he who makes strangers shiver when they so much as glance his way

he always froze up when near her, his face getting paler with every step she took toward him

he who could never get himself out of his dark, barren mind long enough to let himself thaw out

he was so cold that even she couldn’t melt away his icy exterior

so they were stuck in an eternal loop, the same moments, waiting and longing for a connection to bring them out of their burning, but cold misery

The Spiders Rise pt. 2

Parts of the following blog are fictional accounts.

Tuesday
I’m always the first one back from breakfast, so the dorms are quiet and still. Halfway down the hallway, a drawing of a cartoon spider flutters to my feet from it’s position on the wall. It was an omen, I swear it was. There was a spider in the dorm’s cutlery drawer when I was looking for spoon to make hot chocolate with.

The girls went to bed that night feeling weary but quite hopeless. We all knew that the relentless torture would not ease up yet. “Third time’s the charm,” they say.

3am and the all-too familiar sound fills the dorm. I laid awake in bed for 20 seconds or so, contemplating just staying in my room and facing the consequences.

Apparently, I wasn’t the only one with that thought, as I was the first person out of the dorm. The other humans took their time coming out because they knew that there was no fire and no danger.

We’re all tired. We’re all bickering.

Wednesday

No sign of our 8-legged friends anywhere, so I felt internally relieved. The other girls felt hopelessly exhausted and didn’t have as much knowledge as I do.

All was quiet that night. Not a peep, not a ring, not a twitch.

Thursday
6:40am and I’m brushing my teeth, eyes still closed and dozing off in the silence. A friend screams and points to the wall – a large brown recluse, crouching and staring at me from the mirror. I bring him outside and try to calm my beating heart, now definitely awake.

There’s the cartoon spider at my feet again. I had stuck it back onto the wall on Tuesday, and today… Well, there it is.

9pm Thursday. I’m prepared for their final attack.

Friday
5am and I was woken by the smell of smoke. It was faint enough that the fire alarms didn’t go off.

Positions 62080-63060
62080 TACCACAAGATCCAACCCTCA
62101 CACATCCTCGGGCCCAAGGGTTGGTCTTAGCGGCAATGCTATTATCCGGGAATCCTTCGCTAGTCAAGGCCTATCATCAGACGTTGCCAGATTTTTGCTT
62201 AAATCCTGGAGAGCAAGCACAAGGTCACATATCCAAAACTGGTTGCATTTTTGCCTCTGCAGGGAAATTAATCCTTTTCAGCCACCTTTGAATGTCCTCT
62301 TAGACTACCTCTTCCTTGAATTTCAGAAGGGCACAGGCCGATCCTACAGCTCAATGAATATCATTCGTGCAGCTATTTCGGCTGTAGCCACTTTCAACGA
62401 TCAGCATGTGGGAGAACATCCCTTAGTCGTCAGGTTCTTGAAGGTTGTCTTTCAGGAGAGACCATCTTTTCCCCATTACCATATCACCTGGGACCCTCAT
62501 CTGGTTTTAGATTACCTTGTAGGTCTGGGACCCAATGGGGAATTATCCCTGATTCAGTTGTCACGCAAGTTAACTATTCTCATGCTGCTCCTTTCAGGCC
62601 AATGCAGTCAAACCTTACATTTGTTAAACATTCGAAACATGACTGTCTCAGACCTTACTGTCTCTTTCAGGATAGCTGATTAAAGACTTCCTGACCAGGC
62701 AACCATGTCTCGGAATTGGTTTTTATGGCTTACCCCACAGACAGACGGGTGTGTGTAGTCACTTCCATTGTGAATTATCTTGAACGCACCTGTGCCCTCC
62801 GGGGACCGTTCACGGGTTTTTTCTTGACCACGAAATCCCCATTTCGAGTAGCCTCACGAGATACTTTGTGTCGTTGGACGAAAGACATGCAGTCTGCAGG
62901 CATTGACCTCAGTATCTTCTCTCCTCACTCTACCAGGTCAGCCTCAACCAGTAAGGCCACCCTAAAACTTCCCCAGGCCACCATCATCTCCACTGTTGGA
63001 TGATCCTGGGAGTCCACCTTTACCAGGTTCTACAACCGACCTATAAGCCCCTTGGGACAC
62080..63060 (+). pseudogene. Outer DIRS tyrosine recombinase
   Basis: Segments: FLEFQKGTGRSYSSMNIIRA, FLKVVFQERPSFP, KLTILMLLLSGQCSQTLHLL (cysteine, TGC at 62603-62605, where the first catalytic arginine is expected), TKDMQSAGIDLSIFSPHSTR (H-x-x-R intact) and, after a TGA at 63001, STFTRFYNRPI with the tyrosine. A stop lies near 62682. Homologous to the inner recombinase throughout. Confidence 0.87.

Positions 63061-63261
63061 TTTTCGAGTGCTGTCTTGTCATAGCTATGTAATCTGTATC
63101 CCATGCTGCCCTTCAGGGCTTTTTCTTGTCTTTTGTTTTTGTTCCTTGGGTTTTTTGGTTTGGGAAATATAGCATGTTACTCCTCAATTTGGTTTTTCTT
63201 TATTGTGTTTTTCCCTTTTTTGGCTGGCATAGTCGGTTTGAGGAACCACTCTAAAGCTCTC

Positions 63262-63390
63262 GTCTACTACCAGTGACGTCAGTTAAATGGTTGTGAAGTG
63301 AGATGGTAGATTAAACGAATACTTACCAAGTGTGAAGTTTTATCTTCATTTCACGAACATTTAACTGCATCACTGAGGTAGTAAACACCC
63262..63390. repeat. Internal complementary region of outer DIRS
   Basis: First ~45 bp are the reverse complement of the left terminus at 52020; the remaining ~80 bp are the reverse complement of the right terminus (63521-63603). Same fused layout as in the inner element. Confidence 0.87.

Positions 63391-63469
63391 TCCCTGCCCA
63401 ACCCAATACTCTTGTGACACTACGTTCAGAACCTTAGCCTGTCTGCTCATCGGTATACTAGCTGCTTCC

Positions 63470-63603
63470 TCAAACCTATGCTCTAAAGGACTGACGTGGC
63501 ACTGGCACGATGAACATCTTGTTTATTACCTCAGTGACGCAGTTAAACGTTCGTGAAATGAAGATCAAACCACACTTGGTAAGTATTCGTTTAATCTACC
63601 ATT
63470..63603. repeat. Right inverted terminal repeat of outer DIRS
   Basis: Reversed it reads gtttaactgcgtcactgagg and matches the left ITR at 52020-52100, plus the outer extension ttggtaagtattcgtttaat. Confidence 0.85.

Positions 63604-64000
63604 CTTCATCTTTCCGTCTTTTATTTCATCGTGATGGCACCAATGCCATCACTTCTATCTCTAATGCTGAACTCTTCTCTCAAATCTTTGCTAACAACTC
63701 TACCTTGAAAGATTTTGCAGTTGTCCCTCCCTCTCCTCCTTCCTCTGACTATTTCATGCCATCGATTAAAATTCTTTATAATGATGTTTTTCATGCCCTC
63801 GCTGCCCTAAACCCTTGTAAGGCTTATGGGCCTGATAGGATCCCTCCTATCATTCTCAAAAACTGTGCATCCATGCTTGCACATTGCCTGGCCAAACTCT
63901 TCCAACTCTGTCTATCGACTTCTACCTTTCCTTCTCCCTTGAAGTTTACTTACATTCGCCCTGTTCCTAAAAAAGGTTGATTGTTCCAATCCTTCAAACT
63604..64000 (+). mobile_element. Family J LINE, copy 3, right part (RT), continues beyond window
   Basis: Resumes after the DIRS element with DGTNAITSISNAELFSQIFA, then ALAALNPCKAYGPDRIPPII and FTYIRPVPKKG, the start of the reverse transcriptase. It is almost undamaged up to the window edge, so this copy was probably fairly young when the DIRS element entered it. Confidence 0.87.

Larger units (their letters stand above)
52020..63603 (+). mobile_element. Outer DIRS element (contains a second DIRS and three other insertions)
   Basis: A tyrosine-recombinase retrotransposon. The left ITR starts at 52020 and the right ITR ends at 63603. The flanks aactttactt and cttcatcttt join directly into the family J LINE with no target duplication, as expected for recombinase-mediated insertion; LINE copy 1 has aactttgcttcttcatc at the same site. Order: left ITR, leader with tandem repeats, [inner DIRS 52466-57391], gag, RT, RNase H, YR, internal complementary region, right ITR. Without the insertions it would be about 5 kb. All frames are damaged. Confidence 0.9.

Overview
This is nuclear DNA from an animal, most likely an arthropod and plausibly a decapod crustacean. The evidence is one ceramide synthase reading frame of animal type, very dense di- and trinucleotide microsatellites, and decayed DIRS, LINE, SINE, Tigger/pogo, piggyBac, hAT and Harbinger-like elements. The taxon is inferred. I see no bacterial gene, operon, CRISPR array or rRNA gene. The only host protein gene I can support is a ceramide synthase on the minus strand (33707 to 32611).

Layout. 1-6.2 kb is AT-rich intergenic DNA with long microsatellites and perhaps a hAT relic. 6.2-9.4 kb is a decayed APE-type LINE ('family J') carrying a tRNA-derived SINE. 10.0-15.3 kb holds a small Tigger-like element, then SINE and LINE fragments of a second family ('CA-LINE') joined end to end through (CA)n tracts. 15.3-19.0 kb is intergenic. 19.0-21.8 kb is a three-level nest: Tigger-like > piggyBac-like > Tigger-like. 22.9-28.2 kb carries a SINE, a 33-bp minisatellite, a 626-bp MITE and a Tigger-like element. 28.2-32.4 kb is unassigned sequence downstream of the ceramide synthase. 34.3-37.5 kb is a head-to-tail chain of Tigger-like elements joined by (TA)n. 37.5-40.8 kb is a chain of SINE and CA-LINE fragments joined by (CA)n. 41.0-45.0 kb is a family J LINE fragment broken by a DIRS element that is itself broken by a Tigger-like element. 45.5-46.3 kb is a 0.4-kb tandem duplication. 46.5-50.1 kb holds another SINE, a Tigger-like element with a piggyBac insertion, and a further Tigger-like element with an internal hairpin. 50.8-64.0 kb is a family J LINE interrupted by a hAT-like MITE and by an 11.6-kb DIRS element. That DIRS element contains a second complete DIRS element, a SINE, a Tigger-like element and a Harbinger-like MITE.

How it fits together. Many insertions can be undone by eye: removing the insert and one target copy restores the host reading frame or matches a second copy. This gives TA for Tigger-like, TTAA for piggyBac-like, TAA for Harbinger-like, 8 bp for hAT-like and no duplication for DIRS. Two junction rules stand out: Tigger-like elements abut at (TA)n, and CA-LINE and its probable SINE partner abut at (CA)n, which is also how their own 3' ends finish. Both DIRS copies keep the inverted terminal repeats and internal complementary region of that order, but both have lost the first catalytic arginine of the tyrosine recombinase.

There were about (aw heck no) a dozen spiders on my floor.

They all ran under the crack of my door and I followed them out into the hallway and out of the dorm. It was hot outside. Like, fiery hot. Actually, there was a huuuge fire outside the dorm that singed the edges of my tie-dye shirt and curled the ends of my braided hair.

The fire alarm finally went off but the dorm didn’t jump like it usually did.

Everyone was sick of the fire alarm. Every single one of them stayed in their beds and covered their ears and groaned. Nobody was awake enough to smell the smoke or to even bother to check the hallways, where smoke was coating the ceilings.

The dorm dogs ran outside silently, followed by a cat and several hundred more insects of all shapes and sizes.

I thought I was dreaming, which is why I only laughed and waved at the dorm.

Bye.

Photo credit ifiberone.com

Goodbye.

Nine One One

It was just a regular sunday night until it wasn’t.

I was sitting at home with a friend enjoying some pizza after playing Madden 13 when all of a sudden my sister bursts in the door yelling.

I was sitting at the table and she rushed in telling me that there is a huge fire right behind a property that we rent out.

She said that she drove by and called 9-1-1 and told them that there was a very large fire and told them the location.

After finishing dinner my Dad and I decided we should probably make sure our property was not on fire and that our storage was ok.

After we had determined our stuff was in no imminent danger and had a talk with our renters we wanted to check it out.

We walked down a long stretch of driveway to see a house engulfed in flames, making loud popping noises like something was exploding, and a firetruck parked right in the middle of two trees.